Threshold Training

Threshold training is very important in any regimen of running or endurance training. Two key features of threshold training are VO2max and anaerobic threshold. VO2max is nothing but the maximum oxygen volume that is utilized per every pound of our body weight. If you were able to use more oxygen volume, your pace of running would be faster. VO2max is normally determined by our genetic inheritance. Still, it could be increased by about 15% to 20% by proper training.

 

Training Above Lactate Threshold

On the other hand, anaerobic threshold is a more complicated subject. Also known as lactate threshold or LT, it measures the amount of lactic acid produced in our body when we run fast. We use the carbohydrates, fats, and glucose as fuels when we are running. The lactate that is produced combines with oxygen to give us the energy. The resulting carbon dioxide is breathed out by us. If we were unable to use the lactate that had been produced, it would get built up in our body muscles and in our blood stream. It becomes difficult for the muscles to operate smoothly and pain would be felt. If we could improve our ability in using the lactate produced in our body completely, we would be able to run faster and avoid the burnout sensation.

You should remember one important point about this lactate build up in our body. It does not gradually increase as we run faster. It would build up slowly up to a certain point. After that, it would increase dramatically. This point is known as anaerobic threshold or lactate threshold. Training properly is very important to improve your LT. Normal persons would have about 50% to 55% LT of their VO2max. On the other hand, in trained persons, the LT could be higher than 90% of their VO2max. This high level of LT is necessary particularly for persons running long distances of 3,000 meters and more. Marathon runners should have very high lactate threshold to succeed.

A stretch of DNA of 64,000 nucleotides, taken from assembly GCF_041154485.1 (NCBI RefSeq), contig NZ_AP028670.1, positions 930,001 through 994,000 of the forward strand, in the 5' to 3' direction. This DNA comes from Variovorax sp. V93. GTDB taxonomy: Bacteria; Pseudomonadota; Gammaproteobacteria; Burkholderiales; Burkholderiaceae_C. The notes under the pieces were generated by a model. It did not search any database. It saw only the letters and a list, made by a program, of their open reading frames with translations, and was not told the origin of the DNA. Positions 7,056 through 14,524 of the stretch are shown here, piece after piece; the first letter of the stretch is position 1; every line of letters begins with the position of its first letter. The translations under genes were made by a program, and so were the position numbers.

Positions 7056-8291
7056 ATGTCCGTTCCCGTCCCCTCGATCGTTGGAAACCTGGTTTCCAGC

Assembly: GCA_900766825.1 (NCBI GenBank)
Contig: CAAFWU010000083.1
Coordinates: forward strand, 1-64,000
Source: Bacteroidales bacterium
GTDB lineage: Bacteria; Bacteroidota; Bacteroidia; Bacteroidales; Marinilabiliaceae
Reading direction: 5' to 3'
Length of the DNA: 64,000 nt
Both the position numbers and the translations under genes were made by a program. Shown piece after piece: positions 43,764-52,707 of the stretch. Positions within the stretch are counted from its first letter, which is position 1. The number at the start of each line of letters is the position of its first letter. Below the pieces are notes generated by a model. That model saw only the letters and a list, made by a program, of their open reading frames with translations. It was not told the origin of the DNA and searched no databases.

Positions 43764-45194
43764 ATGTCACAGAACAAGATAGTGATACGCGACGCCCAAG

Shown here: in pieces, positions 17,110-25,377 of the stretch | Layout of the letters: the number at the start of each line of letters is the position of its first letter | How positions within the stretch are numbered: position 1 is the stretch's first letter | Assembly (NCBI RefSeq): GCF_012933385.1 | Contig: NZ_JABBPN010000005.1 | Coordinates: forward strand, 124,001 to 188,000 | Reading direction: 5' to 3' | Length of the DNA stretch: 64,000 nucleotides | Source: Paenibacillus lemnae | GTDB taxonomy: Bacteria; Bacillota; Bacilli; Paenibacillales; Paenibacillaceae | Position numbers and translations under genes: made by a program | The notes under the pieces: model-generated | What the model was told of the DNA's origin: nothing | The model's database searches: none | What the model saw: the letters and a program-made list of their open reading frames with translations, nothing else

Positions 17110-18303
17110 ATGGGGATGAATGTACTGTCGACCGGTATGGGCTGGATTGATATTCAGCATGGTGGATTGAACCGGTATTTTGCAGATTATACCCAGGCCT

Lactate threshold could be determined by a lactate analyzer and your blood samples. Blood samples should be taken at various running speeds and the lactate level should be measured. The speed of running in which your lactate level suddenly increases is your lactate threshold.

Another method of testing LT is known as the Conconi Test. In this test, the pulse rate is measured for various speeds of running. Like the lactate level in blood, the pulse would dramatically jump upwards. By plotting the pulse rate, you would be able to see when it shoots up from the gradual inclination. This would be your LT.

The pace of running could also be used as measure to find out the lactate threshold. For a normal person, the pace of running in a 15,000-meter effort would be lesser by about 12 seconds per km, when compared to the speed of running a 10,000-meter race. The average speed and pulse during the 15,000-meter running could be taken as your LT speed and pulse.

The lactate threshold could be significantly improved by training above lactate threshold or running at your LT speed. At speeds lower than your LT, you would not accumulate enough lactate and your body would not be able to use it fully or remove it. At very high paces of running, only your VO2max will improve but not your LT. Hence, you should run at the right speed to benefit from your lactate threshold.